Community breastfeeding supports have also changed in light of COVID-19 restrictions. Practitioners who work in clinics helping mothers with breastfeeding issues have seen a decrease in in-person assessments due to families wanting to stay at home. In-person breastfeeding assessments are important because practitioners can assess latch and tongue tie, and help with positioning. Further, many health regions have discontinued their prenatal and breastfeeding classes.

On the other hand, there has been a surge in virtual and phone-based assessments, which were not available to families prior to COVID-19. Virtual formats for breastfeeding support can reach more families in the safety of their own homes.

Professional breastfeeding support is important, but so is social support. Due to social distancing measures, in-person breastfeeding support groups have been cancelled and visits from friends and family members are off limits. Social support can improve mothers’ confidence and success (what researchers call self-efficacy) in breastfeeding and provide the emotional stamina to continue on. The importance of professional and social supports on the initiation and duration of breastfeeding are well supported and the impact of COVID-19 on breastfeeding outcomes could be significant.

What are the new opportunities for breastfeeding mothers?

Among the new barriers present for breastfeeding mothers, there are also breakthroughs. These breakthroughs may provide better support to previously unreached populations. COVID-19 has forced providers to transition to online care, which can offer services to women and families in remote locations.

Through online platforms, providers can also see women in their own homes and offer tailored recommendations based on their current set-up. In many areas, there are now online parenting support groups and online videos are being created to provide pre- and post-natal care to families.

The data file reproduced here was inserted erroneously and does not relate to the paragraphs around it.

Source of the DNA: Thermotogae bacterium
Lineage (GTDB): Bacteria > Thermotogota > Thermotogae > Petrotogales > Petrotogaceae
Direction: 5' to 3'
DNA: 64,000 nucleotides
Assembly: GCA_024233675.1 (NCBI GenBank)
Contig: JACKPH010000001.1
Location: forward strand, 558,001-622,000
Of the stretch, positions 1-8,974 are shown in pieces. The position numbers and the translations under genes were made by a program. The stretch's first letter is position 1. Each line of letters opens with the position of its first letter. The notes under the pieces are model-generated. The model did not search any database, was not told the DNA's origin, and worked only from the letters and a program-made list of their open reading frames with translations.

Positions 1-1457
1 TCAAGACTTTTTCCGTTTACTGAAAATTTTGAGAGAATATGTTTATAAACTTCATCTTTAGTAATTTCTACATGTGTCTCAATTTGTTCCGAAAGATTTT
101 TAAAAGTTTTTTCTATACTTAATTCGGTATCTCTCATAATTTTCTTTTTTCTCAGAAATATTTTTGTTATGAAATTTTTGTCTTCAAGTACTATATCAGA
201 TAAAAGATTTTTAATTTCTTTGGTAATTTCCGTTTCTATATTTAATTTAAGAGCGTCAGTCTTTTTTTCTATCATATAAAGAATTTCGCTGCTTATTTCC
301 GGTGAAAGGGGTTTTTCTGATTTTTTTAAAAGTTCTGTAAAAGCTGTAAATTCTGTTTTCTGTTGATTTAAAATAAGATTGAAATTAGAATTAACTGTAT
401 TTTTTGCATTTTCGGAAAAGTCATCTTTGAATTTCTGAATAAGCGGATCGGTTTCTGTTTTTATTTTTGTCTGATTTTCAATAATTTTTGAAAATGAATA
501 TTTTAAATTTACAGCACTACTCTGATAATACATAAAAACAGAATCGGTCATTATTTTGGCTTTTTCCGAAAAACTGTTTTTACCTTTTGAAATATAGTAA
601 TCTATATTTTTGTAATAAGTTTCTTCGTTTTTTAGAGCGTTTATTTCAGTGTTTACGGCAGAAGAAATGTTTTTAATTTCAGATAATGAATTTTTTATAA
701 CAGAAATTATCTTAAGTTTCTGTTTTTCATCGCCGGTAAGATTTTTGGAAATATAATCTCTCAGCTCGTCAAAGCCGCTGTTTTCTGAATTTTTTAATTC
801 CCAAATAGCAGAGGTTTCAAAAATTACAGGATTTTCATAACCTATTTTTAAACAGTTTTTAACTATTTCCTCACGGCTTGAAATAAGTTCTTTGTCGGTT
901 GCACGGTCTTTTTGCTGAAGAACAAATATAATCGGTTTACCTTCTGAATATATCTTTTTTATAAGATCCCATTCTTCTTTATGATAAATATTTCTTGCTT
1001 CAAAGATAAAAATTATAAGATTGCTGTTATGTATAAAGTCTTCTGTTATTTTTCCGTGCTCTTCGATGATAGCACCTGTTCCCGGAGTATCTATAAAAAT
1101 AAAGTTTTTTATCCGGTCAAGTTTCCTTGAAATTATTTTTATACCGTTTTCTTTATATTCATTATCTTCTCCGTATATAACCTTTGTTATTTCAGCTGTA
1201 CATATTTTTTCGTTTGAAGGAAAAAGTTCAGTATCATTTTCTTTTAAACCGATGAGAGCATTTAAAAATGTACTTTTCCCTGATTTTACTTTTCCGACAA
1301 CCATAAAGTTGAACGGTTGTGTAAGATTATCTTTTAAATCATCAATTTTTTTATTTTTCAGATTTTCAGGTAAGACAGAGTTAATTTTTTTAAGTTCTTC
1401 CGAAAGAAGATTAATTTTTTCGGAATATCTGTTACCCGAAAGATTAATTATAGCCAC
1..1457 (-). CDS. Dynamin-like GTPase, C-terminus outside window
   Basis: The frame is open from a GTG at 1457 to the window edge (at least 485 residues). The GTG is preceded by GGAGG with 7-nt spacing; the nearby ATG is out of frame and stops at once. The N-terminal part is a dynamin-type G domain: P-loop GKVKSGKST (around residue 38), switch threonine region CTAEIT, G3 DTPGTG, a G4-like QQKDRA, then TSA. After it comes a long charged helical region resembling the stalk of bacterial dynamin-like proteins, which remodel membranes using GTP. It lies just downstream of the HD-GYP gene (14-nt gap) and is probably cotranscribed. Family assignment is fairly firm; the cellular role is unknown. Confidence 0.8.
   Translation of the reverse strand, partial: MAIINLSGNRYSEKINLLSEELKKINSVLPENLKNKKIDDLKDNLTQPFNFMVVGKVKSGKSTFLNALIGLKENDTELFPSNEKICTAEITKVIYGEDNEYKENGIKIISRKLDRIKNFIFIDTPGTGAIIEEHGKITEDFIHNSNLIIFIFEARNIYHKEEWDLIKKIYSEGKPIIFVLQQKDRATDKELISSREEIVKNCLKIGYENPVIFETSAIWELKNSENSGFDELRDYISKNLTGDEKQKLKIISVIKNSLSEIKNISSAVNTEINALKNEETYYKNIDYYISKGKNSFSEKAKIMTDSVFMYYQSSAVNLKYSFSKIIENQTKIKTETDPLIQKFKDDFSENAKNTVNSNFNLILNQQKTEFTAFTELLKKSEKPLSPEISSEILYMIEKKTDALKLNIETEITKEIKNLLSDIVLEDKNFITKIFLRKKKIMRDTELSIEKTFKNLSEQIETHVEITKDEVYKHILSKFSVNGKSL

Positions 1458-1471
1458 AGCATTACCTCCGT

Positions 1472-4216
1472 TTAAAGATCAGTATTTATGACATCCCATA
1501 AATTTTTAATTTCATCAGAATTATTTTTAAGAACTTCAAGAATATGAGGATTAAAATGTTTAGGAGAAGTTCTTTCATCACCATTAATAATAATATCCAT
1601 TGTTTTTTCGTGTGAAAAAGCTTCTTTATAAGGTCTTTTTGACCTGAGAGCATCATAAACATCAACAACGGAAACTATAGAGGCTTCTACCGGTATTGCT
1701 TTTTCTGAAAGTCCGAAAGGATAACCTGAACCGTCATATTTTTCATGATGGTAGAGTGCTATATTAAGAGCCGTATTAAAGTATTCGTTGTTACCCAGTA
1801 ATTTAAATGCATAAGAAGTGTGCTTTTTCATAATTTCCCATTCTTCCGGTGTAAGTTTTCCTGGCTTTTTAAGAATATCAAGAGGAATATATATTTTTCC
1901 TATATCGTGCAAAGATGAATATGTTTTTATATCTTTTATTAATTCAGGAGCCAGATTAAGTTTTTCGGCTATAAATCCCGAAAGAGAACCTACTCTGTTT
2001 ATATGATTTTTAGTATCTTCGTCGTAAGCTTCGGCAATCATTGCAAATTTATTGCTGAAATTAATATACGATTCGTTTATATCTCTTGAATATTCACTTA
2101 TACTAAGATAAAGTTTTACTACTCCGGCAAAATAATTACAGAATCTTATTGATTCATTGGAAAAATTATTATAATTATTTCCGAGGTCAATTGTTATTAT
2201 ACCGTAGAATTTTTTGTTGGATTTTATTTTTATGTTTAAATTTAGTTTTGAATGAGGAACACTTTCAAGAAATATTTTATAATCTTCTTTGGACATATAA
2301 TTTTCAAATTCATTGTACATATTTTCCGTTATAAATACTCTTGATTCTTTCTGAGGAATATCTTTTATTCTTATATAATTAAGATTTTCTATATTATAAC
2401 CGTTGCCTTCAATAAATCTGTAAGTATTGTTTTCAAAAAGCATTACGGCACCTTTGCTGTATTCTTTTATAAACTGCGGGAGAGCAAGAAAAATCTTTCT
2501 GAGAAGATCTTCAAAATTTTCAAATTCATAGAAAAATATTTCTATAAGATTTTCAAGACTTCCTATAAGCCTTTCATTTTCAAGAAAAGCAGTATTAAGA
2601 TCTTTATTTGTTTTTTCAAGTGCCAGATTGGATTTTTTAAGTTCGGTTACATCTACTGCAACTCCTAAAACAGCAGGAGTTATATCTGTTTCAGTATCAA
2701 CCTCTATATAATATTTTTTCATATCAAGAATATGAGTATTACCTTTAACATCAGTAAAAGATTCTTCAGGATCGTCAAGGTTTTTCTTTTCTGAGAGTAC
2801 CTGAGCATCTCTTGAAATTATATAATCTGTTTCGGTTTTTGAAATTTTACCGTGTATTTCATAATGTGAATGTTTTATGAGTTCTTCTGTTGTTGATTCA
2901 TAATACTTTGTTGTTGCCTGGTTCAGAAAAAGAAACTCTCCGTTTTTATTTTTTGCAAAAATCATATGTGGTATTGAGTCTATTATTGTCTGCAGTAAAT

Additionally, while tangible social supports from friends and family are reduced, there are benefits to mothers having uninterrupted time with their infants, which can help to enhance the breastfeeding relationship.

Our current circumstances are shifting the way breastfeeding support is provided. Looking ahead, we see great opportunities to merge new online support systems with in-person supports to provide more options and better care to new babies and families.

This story from Merilee Brockway, Post-doctoral Fellow, department of Pediatrics and Child Health, UM, and also at the Children’s Hospital Research Institute of Manitoba, and Sarah Turner, PhD candidate, Community Health Sciences, UM, and at the Children’s Hospital Research Institute of Manitoba, was published online by The Conversation.

Breastfeeding infographic from Praeclarus Press.

Breastfeeding infographic from Praeclarus Press.

Research at the University of Manitoba is partially supported by funding from the Government of Canada Research Support Fund.